Whether it's irrigation or dryland acreage, Tyler Franklin doesn’t believe high corn yields and no-till are mutually exclusive.
In fact, he’s found integrating no-till and cover crops on the family farm in eastern Virginia is saving valuable moisture and nutrients for his high-yielding corn.
He’s come close the last 2 years to hitting 300-bushel corn on both dryland and irrigated fields, without relying on tillage to manage heavy soils. No-till has been the rule on their farm for more than 20 years.
“I like looking down through the soybean crop and seeing last year’s corn crop, and sometimes you can find the soybean crop prior to that,” says Franklin, a sixth-generation farmer. “My main thing is to not disturb the environment below the ground. And I want water to infiltrate as fast as possible and not run off the soil surface.”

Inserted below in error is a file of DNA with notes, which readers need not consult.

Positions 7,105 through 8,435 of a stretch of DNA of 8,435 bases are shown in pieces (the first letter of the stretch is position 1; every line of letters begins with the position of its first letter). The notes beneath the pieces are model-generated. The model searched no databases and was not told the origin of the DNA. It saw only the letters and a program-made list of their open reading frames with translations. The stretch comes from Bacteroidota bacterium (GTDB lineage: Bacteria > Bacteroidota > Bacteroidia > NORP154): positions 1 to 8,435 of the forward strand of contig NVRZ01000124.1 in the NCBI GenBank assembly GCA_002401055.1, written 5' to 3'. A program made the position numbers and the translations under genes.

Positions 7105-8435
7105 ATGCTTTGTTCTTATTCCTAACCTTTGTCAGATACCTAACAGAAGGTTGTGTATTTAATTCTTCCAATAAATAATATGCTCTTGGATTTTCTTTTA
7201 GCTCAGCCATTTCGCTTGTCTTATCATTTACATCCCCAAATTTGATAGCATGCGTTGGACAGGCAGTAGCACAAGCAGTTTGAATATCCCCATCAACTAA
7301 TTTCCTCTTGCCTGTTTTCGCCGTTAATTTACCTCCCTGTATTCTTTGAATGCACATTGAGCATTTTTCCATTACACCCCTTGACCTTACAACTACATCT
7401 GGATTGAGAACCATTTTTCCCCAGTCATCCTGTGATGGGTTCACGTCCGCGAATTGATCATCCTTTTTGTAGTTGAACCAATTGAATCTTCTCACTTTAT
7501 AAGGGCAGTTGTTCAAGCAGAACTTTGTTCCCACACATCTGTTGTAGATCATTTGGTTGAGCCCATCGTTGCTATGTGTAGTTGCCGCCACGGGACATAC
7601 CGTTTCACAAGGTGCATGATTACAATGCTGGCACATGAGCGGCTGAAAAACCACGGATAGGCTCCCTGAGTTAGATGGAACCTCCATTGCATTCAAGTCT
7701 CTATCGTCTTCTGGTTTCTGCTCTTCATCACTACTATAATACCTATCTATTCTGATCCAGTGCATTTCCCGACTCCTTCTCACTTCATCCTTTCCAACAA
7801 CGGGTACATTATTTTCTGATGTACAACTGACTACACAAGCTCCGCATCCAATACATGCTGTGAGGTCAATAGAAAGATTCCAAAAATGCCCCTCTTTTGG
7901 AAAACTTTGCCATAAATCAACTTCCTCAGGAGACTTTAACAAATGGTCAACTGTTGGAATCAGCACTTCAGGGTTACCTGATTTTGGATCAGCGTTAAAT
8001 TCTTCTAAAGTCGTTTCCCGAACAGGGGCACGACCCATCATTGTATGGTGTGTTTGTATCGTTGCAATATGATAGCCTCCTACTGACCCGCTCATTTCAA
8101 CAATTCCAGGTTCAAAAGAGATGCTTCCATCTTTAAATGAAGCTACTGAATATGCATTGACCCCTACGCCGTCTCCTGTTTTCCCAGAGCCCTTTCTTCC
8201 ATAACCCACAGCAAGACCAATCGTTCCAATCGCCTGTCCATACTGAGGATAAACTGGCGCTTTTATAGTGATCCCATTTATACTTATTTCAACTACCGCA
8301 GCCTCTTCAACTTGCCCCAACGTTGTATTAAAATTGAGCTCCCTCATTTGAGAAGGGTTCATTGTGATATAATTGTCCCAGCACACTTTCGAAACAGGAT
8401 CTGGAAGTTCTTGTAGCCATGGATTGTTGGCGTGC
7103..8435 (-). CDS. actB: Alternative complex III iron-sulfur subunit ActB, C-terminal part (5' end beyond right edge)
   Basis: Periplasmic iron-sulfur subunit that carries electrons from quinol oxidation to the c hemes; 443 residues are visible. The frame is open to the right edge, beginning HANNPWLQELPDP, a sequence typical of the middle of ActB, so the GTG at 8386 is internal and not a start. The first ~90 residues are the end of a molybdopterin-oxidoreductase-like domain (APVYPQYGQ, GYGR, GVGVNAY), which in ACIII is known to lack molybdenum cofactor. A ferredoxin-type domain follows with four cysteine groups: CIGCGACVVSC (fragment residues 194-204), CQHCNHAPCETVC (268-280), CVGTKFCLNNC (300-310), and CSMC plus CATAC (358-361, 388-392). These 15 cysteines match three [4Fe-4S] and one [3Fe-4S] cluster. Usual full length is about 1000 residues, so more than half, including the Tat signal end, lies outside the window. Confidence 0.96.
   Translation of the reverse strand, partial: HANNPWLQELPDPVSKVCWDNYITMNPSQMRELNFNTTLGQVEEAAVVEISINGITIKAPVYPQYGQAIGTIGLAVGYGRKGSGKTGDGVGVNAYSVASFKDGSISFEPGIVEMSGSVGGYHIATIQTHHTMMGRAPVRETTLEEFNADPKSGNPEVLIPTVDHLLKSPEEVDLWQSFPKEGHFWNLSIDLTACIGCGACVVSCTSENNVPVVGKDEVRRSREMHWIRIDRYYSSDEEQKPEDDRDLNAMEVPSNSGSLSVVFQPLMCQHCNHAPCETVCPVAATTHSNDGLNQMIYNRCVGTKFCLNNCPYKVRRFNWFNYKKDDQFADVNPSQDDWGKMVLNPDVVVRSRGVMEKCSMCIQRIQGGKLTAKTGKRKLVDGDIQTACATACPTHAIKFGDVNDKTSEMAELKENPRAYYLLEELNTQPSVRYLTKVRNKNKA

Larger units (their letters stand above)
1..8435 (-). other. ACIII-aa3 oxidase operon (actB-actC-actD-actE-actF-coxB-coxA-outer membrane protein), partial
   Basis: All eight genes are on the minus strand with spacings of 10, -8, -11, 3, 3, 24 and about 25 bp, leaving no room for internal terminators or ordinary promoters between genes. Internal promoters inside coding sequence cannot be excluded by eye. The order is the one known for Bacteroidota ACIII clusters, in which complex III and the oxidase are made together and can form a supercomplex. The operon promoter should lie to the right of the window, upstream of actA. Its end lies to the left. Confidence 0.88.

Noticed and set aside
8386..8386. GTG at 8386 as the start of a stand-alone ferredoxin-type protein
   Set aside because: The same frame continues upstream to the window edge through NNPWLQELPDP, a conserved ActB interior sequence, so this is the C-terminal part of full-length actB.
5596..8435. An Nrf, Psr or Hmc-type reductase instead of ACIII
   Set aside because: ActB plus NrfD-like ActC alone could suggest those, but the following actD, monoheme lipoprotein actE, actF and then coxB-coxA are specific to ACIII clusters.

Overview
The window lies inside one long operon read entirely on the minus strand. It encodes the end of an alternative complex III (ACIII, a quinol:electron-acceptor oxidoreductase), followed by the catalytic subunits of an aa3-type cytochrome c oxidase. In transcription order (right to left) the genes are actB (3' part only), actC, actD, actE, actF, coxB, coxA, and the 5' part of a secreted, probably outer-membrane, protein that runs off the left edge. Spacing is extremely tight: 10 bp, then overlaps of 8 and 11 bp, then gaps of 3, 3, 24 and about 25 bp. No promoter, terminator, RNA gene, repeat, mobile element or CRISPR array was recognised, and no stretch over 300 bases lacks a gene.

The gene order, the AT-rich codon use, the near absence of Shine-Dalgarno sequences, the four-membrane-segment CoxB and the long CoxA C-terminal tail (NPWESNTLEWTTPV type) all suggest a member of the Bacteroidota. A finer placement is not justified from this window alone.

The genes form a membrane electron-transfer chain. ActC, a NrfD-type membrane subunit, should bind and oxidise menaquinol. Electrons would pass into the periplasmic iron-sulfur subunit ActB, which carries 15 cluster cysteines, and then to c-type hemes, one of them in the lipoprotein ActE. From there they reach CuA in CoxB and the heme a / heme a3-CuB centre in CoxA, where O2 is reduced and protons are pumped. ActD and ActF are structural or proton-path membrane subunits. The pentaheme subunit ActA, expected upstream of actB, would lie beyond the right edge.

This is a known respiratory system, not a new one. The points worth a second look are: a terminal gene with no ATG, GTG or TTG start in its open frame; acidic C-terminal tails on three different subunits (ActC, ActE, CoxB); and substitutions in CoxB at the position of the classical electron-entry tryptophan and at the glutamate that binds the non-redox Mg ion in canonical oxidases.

Franklin and his father, Robert, no-till corn, soybeans and wheat on 1,000 acres near Tappahannock, Va., in the Chesapeake Bay region. About 40% of their corn and soybean acres are irrigated.
Situated near the Rappahannock River, about 60% of their fields are sandy loams and 40%…